'Ridiculous': Friends Defend 75-Year-Old Targeted by Trump After Police Injured Him at Protest



"Martin spends all of his time trying to figure out how to use his gifts and his resources to benefit others," says Daloisio. The pair met through their work with Witness Against Torture, a group devoted to shutting down the prison in Guantanamo.

Despite the president's tweet — as well as conspiratorial suggestions in some online circles that other video from Thursday shows Gugino was agitating protesters before the police pushed him — those who know him say the truth is far different. (The viral video of his encounter with police begins with him walking up to them and is about 30 seconds long.)

"Martin's one of the sweetest people I've ever met, he is a kind and gentle man," Daloisio tells PEOPLE. "I think every picture you've probably ever seen of him, he's smiling and that's not contrived. That's just how he is.  He is very unassuming and someone who doesn't want to draw attention to himself."

Daloisio hasn't been able to speak to Gugino since the injury, but he has left messages and sent texts, which have been returned with heart emojis.

Ross, with the Peace Center, says that Gugino "has been in a lot of pain, and it's been very difficult."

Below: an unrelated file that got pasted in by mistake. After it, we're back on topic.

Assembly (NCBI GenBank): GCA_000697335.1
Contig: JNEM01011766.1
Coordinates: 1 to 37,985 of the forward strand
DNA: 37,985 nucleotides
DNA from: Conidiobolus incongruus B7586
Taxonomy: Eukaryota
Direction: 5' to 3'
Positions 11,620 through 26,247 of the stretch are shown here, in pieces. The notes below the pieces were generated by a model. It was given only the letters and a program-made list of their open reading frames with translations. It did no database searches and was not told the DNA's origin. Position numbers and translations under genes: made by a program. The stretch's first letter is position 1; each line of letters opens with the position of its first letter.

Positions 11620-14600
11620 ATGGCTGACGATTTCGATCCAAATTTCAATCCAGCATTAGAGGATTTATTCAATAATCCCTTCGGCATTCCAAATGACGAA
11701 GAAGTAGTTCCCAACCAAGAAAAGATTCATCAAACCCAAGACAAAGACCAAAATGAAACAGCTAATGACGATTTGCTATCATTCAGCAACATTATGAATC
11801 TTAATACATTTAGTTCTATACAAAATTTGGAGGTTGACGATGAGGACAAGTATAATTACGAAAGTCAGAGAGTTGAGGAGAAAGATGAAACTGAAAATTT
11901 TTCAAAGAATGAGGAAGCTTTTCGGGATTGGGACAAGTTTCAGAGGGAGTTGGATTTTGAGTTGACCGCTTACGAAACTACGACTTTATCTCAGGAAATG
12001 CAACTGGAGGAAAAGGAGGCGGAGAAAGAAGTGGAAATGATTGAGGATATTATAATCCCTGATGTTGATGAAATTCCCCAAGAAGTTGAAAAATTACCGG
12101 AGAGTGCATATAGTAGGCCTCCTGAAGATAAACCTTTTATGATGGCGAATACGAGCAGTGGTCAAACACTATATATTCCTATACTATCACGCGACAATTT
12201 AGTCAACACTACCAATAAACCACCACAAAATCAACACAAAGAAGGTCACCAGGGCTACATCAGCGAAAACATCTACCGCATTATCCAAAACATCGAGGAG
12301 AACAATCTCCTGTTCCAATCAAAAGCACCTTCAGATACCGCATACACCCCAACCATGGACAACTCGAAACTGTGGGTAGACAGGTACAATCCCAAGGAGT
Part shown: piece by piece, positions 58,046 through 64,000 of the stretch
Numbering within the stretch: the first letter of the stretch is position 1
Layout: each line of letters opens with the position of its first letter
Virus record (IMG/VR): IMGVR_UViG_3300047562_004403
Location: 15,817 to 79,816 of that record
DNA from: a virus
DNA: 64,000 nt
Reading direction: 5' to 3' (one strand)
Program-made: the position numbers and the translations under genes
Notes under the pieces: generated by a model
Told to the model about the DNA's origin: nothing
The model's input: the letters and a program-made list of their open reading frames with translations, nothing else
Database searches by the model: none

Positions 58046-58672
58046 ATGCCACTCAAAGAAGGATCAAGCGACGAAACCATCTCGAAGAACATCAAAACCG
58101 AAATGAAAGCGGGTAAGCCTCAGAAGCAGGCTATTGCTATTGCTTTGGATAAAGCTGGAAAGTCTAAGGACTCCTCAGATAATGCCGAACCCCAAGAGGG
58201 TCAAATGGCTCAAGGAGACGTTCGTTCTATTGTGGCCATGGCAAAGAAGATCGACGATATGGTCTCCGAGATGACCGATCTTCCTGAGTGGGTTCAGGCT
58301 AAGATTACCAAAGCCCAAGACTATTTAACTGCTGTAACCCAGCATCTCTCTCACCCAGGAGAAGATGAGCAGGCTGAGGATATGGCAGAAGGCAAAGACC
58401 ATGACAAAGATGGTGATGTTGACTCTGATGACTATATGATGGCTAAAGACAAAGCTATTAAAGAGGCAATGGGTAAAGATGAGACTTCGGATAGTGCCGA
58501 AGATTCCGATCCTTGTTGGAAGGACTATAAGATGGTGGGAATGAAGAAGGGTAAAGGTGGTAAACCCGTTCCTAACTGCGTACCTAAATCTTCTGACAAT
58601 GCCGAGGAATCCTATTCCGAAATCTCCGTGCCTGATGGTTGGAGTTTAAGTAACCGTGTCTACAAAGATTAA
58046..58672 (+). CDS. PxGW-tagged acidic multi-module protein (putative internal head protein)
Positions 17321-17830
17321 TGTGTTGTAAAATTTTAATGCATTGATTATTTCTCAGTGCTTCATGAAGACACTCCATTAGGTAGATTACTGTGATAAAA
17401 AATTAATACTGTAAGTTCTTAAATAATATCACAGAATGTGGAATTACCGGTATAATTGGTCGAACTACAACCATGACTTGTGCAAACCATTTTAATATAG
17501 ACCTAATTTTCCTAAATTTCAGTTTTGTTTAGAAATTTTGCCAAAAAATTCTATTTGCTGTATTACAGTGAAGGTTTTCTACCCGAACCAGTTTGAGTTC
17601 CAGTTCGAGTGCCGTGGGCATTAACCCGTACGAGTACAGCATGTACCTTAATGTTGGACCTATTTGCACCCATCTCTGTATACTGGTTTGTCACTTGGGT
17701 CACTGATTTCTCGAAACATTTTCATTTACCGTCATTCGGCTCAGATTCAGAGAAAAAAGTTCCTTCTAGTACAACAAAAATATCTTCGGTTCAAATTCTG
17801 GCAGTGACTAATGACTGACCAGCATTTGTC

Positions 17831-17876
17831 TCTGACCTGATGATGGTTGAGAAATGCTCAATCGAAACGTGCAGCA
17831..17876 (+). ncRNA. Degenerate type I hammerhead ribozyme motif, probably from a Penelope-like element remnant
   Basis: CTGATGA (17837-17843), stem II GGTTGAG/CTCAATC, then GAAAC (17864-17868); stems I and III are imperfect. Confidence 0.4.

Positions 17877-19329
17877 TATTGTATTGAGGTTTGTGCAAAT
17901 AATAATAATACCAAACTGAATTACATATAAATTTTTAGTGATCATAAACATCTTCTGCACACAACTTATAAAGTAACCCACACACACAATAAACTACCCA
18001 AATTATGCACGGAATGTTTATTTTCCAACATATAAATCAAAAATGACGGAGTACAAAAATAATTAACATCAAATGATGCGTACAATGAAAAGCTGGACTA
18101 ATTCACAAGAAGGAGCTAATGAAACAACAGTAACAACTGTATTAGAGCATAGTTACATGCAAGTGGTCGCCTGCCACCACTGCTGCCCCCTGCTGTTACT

Friends say Gugino had a career in computers before retiring and then caring for his elderly mother, Rita, at her house before she died.

"When I met them all in 2012, we just really talked about how she felt that Martin was so important to her and so helpful," says Zarcone, noting the bachelor is also a doting uncle to his late sister's children and grandchildren.

While Gugino is now out of the ICU, "he's exhausted, he really, really needs to rest," Zarcone says. "And then we need to assess whether he'll make a full recovery or not."

She says she is working with the law firm of Lipsitz Green Scime Cambria on Gugino's constitutional claim and a possible personal injury lawsuit.

The White House on Wednesday doubled down on Trump's theory. The press secretary told reporters, "The president was asking questions about an interaction in a video clip he saw, and the president has the right to ask those questions."

At a meeting of the Peace Center last week, Gugino, treasurer of the group's Latin solidarity committee, was talking with Ross about the particulars of distributing money to different Latina anti-domestic violence groups.

"Martin's gentleness, Martin's devotion to nonviolence and to his ideals, and anyone to make statements that he is a fomenter of violence or any kind of terror is ridiculous," says Ross. "I really have to say his signature characteristic is he is is a devotee of nonviolence."

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